Format

Send to

Choose Destination
Mol Cell. 2019 Apr 4;74(1):173-184.e4. doi: 10.1016/j.molcel.2019.01.023. Epub 2019 Feb 20.

Physical Basis for the Loading of a Bacterial Replicative Helicase onto DNA.

Author information

1
Department of Structural & Chemical Biology, Centro de Investigaciones Biológicas, CIB-CSIC 28040 Madrid, Spain. Electronic address: earias@cib.csic.es.
2
Department of Biophysics and Biophysical Chemistry, Johns Hopkins University School of Medicine, Baltimore, MD 21205, USA.
3
Department of Biophysics and Biophysical Chemistry, Johns Hopkins University School of Medicine, Baltimore, MD 21205, USA. Electronic address: jmberger@jhmi.edu.

Abstract

In cells, dedicated AAA+ ATPases deposit hexameric, ring-shaped helicases onto DNA to initiate chromosomal replication. To better understand the mechanisms by which helicase loading can occur, we used cryo-EM to determine sub-4-Å-resolution structures of the E. coli DnaB⋅DnaC helicase⋅loader complex with nucleotide in pre- and post-DNA engagement states. In the absence of DNA, six DnaC protomers latch onto and crack open a DnaB hexamer using an extended N-terminal domain, stabilizing this conformation through nucleotide-dependent ATPase interactions. Upon binding DNA, DnaC hydrolyzes ATP, allowing DnaB to isomerize into a topologically closed, pre-translocation state competent to bind primase. Our data show how DnaC opens the DnaB ring and represses the helicase prior to DNA binding and how DnaC ATPase activity is reciprocally regulated by DnaB and DNA. Comparative analyses reveal how the helicase loading mechanism of DnaC parallels and diverges from homologous AAA+ systems involved in DNA replication and transposition.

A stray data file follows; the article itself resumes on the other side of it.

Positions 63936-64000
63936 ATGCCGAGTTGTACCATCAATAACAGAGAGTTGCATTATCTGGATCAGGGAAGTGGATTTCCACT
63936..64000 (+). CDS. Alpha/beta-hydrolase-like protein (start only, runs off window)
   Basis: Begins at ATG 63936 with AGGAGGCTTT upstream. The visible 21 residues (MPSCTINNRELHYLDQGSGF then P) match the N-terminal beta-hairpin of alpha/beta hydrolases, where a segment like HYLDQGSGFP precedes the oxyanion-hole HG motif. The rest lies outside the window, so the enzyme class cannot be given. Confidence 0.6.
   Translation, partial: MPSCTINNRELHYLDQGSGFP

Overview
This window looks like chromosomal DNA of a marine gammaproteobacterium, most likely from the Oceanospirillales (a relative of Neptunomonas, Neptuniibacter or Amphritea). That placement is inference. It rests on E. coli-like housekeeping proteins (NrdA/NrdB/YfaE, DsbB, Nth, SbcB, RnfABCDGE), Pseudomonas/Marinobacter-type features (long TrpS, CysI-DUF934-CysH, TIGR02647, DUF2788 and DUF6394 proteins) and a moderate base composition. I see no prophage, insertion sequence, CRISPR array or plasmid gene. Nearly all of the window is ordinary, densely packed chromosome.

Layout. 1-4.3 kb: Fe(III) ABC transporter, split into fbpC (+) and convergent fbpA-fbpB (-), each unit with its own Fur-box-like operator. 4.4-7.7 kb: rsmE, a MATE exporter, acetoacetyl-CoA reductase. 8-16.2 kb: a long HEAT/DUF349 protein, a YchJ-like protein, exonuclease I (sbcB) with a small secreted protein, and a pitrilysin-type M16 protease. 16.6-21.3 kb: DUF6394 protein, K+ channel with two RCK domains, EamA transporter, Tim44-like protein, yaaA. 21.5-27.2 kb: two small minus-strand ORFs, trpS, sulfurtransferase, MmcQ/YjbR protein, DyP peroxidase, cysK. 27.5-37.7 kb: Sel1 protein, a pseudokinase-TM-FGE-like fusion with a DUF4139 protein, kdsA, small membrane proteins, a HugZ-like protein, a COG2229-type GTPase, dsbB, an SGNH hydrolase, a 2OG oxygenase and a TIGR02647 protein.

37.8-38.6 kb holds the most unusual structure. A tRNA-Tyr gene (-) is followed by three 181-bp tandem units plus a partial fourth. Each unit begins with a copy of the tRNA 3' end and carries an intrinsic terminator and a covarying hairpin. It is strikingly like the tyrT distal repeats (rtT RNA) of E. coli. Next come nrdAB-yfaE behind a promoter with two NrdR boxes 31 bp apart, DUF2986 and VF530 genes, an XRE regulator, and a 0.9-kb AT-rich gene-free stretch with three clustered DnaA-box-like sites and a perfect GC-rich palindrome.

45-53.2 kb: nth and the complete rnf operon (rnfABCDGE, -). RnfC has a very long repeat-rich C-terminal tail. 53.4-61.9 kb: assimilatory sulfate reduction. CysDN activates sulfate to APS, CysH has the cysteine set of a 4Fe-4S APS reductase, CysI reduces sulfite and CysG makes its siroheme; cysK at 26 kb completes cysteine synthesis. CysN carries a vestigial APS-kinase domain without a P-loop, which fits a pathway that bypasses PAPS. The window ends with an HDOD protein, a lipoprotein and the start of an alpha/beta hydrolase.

PMID:
30797687
PMCID:
PMC6450724
[Available on 2020-04-04]
DOI:
10.1016/j.molcel.2019.01.023

Supplemental Content

Full text links

Icon for Elsevier Science
Loading ...
Support Center